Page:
Local Allergic Rhinitis

  • Baki Yılmaz
  • Cemal Cingi
  • William Reisacher


Local allergic rhinitis (LAR) forms a subset of allergic rhinitis (AR), in which systemic antibodies (sIgE) to the triggering allergen cannot be detected or do not exist in the blood or skin, but within the nasal mucosa, they are present and trigger the response. In LAR individuals, the NAPT (nasal allergen provocation test) is positive. It is implicit within allergic rhinitis that the nasal and sinusal mucosa contain sIgE, otherwise a Type I hypersensitivity reaction could not occur, but a specific check for this is seldom undertaken if the symptomatology fits allergic rhinitis and systemic testing (skin and serum) for sIgE is positive. LAR is a frequent component within chronic rhinosinusitis. It is highly probable that patients with LAR or AR show severe symptoms of a chronic nature such as those found in conjunctivitis, asthma or sensitisation to multiple allergens. Where a patient has a clinical picture fitting AR, but cutaneous tests and serum sIgE levels are negative, further investigations are recommended, since otherwise all such cases will be classified as non-allergic rhinitis. Where local sIgE is detectable following naturally occurring exposure to airborne allergens and NAPT is positive, resulting in raised levels of localised tryptase, eosinophil cationic protein (ECP) and sIgE, this helps to make the diagnosis of LAR.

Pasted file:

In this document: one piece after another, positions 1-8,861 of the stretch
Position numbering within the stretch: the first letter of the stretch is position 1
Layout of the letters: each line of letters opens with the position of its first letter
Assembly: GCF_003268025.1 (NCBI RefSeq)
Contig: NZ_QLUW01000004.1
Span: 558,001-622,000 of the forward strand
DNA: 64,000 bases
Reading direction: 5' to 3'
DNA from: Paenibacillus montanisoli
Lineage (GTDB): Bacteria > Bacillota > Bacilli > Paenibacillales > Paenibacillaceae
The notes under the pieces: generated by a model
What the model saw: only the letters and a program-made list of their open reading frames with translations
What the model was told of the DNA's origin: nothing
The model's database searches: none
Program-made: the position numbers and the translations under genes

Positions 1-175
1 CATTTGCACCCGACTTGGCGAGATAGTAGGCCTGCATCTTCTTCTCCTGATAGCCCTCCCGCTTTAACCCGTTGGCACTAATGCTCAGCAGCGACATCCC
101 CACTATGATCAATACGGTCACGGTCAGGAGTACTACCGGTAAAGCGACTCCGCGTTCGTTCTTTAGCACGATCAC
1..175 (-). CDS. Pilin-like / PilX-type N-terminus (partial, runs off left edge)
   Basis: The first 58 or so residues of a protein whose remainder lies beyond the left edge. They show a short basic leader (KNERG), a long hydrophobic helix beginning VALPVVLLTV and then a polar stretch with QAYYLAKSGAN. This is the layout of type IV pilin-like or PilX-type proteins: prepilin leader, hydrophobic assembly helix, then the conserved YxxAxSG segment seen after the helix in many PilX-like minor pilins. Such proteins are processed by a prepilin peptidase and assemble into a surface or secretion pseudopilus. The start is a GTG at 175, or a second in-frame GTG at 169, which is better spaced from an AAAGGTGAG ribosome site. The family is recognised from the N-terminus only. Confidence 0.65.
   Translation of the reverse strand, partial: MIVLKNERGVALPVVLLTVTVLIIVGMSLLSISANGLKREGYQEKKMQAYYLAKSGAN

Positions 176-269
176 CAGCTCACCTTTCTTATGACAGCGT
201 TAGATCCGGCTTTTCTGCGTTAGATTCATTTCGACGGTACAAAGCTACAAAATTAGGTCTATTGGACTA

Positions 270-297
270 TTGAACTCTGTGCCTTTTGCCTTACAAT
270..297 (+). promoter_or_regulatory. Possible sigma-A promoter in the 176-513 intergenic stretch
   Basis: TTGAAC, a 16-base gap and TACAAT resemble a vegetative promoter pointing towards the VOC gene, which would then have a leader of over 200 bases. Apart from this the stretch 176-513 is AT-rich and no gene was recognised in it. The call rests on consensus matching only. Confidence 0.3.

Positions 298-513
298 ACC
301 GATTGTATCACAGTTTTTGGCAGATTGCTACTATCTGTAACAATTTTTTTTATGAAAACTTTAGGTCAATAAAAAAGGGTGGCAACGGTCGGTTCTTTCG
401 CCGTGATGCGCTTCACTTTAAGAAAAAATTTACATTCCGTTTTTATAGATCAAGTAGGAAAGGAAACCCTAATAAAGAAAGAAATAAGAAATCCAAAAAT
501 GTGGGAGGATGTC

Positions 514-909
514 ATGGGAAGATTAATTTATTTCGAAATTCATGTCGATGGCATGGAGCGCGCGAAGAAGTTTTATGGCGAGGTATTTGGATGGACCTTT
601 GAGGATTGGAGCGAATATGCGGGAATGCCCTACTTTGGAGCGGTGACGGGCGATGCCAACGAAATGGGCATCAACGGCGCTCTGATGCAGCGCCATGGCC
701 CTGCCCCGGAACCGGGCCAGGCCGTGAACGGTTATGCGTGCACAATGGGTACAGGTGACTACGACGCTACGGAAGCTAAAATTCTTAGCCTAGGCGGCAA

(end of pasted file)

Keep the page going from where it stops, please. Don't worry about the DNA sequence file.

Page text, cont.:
Local allergic rhinitis (LAR) NAPT (nasal allergen provocation test) Local sIgE Localised tryptase Eosinophil cationic protein (ECP) 


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© Springer Nature Switzerland AG 2020

Authors and Affiliations

  • Baki Yılmaz
    • 1
  • Cemal Cingi
    • 2
  • William Reisacher
    • 3
  1. 1.Private Practice, Caddebostan Mah. Cemil Topuzlu Cad. (Intermed Doktor Ofisleri Kat 3)IstanbulTurkey
  2. 2.Eskişehir Osmangazi University, Medical FacultyDepartment of OtorhinolaryngologyEskisehirTurkey
  3. 3.Otolaryngology DepartmentWeill Cornell Medical CollegeNew YorkUSA

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